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Sydney Roosters eager for ‘battle’ against Craig Fitzgibbon’s Sharks

On Saturday night, Sydney Roosters hard man Lindsay Collins will for the first time in his career face off against Craig Fitzgibbon, the man he credits for setting him on the path from uncapped 21-year-old to Origin star.

Prior to taking the head coaching job at the Sharks this season, Fitzgibbon spent a decade getting the best out of young players like Collins as an assistant to Roosters coach Trent Robinson.

“Fitz is a great man who’s had a big impact on my career. I’ve got a lot of time for him,” Collins said.

“He guided me throughout my transition from being an NRL player one week and a NSW Cup player the next week to being in the NRL side week in, week out.”

Under Fitzgibbon, the Sharks have already risen from the mid-ladder logjam and into premiership contention.

The Sharks have conceded almost 100 less points this season than they had by this time last year and Collins said with Fitzgibbon in charge, it was little wonder.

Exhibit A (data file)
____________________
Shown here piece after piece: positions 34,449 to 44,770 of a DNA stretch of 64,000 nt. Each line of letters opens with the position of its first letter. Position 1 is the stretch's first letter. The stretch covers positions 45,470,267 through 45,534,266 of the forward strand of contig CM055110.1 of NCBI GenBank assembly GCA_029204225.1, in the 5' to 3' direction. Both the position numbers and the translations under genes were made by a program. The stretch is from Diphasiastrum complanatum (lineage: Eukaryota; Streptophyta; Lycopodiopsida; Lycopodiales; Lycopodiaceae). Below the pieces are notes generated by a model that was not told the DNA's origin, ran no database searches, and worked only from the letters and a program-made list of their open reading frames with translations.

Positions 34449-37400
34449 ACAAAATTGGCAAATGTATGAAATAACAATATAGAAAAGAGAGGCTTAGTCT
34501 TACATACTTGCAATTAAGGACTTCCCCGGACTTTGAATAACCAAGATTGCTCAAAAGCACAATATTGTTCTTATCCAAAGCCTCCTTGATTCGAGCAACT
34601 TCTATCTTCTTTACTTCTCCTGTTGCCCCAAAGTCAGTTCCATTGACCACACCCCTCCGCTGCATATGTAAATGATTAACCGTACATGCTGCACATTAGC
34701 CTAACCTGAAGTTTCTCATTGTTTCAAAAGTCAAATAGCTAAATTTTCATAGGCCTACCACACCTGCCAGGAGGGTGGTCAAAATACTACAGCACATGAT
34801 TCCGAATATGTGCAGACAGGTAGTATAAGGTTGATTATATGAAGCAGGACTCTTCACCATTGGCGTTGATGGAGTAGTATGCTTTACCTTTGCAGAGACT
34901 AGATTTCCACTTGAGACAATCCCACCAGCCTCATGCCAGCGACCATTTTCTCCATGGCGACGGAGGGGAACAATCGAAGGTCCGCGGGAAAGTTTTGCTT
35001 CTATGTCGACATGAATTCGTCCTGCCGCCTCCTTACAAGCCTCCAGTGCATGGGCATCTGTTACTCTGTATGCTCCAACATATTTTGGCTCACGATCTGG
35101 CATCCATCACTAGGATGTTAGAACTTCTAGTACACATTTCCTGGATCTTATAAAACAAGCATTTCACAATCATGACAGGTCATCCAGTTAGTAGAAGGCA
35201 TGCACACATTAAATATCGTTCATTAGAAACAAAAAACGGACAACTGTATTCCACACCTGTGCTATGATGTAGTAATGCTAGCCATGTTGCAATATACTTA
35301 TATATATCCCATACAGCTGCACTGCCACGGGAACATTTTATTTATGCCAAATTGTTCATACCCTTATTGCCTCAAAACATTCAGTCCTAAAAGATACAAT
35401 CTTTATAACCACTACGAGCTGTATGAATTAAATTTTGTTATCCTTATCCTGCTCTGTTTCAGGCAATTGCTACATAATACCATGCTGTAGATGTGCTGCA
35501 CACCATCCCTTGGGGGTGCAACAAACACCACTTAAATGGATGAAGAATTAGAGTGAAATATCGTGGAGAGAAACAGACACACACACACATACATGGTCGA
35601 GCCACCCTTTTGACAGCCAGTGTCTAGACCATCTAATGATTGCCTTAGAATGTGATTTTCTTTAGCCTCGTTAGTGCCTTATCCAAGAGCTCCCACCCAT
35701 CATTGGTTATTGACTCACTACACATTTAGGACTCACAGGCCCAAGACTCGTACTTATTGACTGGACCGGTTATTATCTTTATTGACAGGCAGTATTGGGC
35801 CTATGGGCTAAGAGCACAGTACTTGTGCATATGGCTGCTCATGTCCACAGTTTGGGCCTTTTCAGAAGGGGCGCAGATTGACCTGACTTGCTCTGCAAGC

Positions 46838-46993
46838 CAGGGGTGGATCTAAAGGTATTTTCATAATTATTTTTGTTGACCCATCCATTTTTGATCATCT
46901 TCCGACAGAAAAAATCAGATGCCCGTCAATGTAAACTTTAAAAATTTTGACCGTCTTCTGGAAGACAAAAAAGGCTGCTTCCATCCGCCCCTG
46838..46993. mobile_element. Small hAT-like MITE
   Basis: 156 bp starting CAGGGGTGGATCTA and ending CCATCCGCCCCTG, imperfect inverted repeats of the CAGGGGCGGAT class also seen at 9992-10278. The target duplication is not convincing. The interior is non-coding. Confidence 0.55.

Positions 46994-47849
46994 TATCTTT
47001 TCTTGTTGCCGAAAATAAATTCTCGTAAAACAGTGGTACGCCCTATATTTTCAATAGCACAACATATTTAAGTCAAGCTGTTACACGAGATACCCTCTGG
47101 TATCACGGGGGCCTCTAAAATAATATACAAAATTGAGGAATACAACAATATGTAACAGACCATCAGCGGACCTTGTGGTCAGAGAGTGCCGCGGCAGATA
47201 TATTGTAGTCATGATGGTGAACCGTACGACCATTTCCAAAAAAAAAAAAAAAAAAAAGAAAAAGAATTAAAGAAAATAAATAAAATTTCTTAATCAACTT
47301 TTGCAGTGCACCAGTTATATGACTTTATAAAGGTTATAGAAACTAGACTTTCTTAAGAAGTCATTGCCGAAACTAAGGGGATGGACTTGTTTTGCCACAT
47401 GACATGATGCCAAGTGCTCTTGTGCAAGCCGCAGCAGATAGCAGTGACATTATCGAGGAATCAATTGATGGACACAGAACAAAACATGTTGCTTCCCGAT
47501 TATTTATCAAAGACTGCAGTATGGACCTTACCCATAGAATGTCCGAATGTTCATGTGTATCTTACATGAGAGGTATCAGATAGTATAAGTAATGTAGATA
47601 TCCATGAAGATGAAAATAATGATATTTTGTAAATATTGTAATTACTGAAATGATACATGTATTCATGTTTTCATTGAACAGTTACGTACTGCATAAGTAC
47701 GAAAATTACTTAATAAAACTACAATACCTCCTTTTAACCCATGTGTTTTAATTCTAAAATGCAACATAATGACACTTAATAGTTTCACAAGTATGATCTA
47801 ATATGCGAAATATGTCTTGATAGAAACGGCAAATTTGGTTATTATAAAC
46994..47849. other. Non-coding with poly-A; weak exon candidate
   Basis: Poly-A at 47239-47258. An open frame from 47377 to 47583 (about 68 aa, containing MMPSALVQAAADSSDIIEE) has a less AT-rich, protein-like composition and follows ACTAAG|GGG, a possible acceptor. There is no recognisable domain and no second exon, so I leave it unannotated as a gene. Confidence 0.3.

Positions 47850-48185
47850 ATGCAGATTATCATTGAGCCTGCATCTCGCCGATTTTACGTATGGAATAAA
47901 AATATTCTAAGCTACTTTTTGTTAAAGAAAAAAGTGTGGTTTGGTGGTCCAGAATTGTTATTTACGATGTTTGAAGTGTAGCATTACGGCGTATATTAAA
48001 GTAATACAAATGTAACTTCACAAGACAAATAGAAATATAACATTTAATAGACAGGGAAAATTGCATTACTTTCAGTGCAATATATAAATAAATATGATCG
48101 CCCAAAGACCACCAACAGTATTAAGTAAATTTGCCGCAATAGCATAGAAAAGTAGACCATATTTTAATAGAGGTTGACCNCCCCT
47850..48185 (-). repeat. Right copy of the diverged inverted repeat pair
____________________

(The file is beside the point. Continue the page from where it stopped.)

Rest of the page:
“Fitz brought and emphasised defence here and I think that’s what (the Sharks) have done,” he said.

“They’ve generally just aimed up this year. It’s good to see. I’m looking forward to the battle on Saturday night.”

The Roosters are especially keen to get the win for utility Connor Watson in Indigenous Round this weekend.

Ahead of the clash, Watson, a proud Gamilaroi man, played a critical role in designing an Indigenous Round jersey like no other the Roosters had seen before.

Cultural Choice Association, the charity run by Watson and his family, teamed up with the Roosters, Indigenous artist Jordan Ardler and young Indigenous artists at Frank Baxter Juvenile Justice Centre to design the jersey.“The piece of art is titled, ‘New Growth, New Hope’,” Watson explained.

“It’s all about these guys in juvie turning a new page, aspiring for more and wanting to make change in their lives.

“It was cool to be able to get those guys to paint something like this and be really proud of what they were able to do.”

Watson has a long history of doing great work in the Indigenous community and said he hoped Indigenous Round could be a starting point for his teammates and the public to learn more about Australia’s First Peoples.

“The buy-in from the boys is awesome,” he said.

“It’s a really good chance to educate everyone about our culture.

“(But) it shouldn’t just take a week like this for us to want to learn about it and want to be educated about it.

“It’s up to everyone to buy into it and learn more about the first people here in Australia.”

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